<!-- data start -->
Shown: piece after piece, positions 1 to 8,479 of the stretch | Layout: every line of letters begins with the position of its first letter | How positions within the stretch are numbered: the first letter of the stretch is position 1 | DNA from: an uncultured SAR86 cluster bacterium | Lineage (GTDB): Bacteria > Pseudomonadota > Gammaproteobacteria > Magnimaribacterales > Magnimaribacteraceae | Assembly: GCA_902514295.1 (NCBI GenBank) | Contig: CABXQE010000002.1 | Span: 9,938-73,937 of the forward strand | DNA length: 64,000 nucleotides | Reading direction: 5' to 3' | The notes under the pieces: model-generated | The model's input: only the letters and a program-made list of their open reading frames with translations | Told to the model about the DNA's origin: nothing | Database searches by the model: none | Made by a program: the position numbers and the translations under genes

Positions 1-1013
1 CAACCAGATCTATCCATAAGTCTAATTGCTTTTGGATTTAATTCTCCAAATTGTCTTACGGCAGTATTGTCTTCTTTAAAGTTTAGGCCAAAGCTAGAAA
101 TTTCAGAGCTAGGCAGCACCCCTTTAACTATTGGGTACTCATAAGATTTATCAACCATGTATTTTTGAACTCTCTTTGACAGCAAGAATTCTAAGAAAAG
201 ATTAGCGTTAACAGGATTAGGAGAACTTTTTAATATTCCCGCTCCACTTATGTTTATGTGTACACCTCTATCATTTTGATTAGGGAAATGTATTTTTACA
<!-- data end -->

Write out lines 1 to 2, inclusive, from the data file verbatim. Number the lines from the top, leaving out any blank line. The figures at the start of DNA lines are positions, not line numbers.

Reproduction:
Shown: piece after piece, positions 1 to 8,479 of the stretch | Layout: every line of letters begins with the position of its first letter | How positions within the stretch are numbered: the first letter of the stretch is position 1 | DNA from: an uncultured SAR86 cluster bacterium | Lineage (GTDB): Bacteria > Pseudomonadota > Gammaproteobacteria > Magnimaribacterales > Magnimaribacteraceae | Assembly: GCA_902514295.1 (NCBI GenBank) | Contig: CABXQE010000002.1 | Span: 9,938-73,937 of the forward strand | DNA length: 64,000 nucleotides | Reading direction: 5' to 3' | The notes under the pieces: model-generated | The model's input: only the letters and a program-made list of their open reading frames with translations | Told to the model about the DNA's origin: nothing | Database searches by the model: none | Made by a program: the position numbers and the translations under genes

Positions 1-1013